The real heroes of television crime shows in the twenty-first century are no longer police detectives but forensic technologies. The immense popularity of high-tech crime television shows has changed the way in which crime scene work is viewed. The term 'CSI-effect' was coined to signify a situation where people's views and practices have been influenced by such media representations, e.g. judges and jurors putting more weight on forensic evidence that has been produced with high-tech tools - in particular, DNA evidence - than on other kinds of evidence. While considerable scholarly attention has been paid to examining the CSI effect on publics, jurors, judges, and police investigators, prisoners' views on forensic technologies and policing have been under-explored. Drawing on a research sample of over 50 interviews carried out with prisoners in Portugal and Austria, this groundbreaking book shows how prisoners view crime scene traces, how they understand crime scene technologies, and what effect they attribute to the existence of large police databases on their own lives, careers, and futures. Through critically engaging with STS, sociological and criminological perspectives on the use of DNA technologies within the criminal justice system, this work provides the reader with valuable insights into the effect of different legal, political, discursive, and historical configurations on how crime scene technologies are utilized by the police and related to by convicted offenders.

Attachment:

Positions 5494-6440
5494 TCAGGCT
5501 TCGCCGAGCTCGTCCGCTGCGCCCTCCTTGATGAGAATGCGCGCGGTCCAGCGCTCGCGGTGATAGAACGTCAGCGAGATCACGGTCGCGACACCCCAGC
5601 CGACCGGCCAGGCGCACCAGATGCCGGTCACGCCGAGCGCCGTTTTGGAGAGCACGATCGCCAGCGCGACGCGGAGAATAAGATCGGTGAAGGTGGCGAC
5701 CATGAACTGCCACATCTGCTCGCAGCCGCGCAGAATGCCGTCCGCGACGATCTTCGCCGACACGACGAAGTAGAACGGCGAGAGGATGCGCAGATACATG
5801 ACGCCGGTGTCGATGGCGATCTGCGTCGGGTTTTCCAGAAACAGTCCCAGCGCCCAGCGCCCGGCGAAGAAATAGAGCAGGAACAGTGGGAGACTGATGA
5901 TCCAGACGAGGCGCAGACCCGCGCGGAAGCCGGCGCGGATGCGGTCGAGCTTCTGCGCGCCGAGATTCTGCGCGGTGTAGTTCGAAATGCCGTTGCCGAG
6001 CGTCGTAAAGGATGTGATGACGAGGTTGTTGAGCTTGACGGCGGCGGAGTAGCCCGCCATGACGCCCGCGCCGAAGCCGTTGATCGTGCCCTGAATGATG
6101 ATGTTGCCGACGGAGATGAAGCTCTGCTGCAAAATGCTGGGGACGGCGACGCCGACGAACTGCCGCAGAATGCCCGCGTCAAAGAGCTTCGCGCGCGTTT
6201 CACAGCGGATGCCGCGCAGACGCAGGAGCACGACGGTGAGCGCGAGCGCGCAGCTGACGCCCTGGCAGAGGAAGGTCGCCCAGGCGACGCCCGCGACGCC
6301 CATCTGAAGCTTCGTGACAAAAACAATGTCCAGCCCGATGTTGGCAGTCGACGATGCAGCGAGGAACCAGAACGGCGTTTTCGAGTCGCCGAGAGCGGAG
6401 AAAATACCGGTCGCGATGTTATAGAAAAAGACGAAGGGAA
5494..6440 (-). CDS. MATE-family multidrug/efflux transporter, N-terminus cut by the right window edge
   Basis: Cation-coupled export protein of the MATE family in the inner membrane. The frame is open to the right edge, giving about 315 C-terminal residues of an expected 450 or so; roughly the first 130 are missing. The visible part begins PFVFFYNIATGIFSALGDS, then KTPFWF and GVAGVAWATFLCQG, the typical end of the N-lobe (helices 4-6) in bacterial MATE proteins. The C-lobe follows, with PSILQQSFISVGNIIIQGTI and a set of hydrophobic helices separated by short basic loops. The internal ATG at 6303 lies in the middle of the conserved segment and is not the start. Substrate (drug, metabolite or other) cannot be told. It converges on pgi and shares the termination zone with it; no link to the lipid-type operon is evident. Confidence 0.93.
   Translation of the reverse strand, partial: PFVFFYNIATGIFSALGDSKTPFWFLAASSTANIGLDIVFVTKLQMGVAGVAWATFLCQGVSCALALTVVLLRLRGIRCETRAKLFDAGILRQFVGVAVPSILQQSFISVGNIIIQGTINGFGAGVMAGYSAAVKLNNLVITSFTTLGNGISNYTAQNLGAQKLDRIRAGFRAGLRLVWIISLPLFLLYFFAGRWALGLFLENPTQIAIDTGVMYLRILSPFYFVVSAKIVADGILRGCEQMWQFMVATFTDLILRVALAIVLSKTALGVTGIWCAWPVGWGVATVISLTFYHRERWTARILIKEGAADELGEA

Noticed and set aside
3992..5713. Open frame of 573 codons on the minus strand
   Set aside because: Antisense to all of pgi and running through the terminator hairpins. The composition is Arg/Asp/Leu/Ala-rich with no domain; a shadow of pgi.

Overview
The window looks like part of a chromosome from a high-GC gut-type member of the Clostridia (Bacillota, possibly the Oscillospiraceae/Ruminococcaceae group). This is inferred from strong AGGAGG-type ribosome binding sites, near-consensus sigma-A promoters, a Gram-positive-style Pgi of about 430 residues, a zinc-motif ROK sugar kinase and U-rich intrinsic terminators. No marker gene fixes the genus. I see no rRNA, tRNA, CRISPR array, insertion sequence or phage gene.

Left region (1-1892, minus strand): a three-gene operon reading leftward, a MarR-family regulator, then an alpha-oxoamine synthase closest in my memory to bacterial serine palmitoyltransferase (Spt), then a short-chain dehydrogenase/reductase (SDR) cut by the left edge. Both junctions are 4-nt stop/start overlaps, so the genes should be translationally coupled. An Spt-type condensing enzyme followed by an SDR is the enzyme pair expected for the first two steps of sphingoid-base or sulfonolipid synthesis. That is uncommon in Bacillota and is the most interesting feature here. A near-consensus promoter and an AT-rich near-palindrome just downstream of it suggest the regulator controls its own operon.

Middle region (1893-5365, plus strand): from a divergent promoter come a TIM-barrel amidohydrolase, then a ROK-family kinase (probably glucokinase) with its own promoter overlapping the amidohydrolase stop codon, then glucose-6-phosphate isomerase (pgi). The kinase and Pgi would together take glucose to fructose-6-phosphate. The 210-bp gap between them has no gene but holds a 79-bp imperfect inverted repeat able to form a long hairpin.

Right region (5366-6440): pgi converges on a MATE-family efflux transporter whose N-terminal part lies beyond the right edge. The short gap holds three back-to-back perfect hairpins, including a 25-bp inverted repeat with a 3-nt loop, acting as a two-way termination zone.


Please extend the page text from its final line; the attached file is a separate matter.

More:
|Publisher:||Taylor & Francis|
|Product dimensions:||6.14(w) x 9.20(h) x (d)|
About the Author
Helena Machado is Professor of Sociology at the University of Minho, Portugal and Barbara Prainsack is Professor of Sociology and Politics of Bioscience at Brunel University, UK
Table of Contents
Contents: Foreword, Troy Duster; Introduction; Setting the scene: Austria; Setting the scene: Portugal; Inside jobs: how to avoid crime scene traces; Biological traces: ’the evidence doesn’t lie’; In everybody, ’there’s always a bug inside’: does DNA profiling and databasing deter criminals?; Technologies of innocence: exoneration and exculpation; Criminal bodies and abusive authorities; Conclusion; Afterword: forensic DNA and the human sciences, Robin Williams; References; Glossary; References; Index.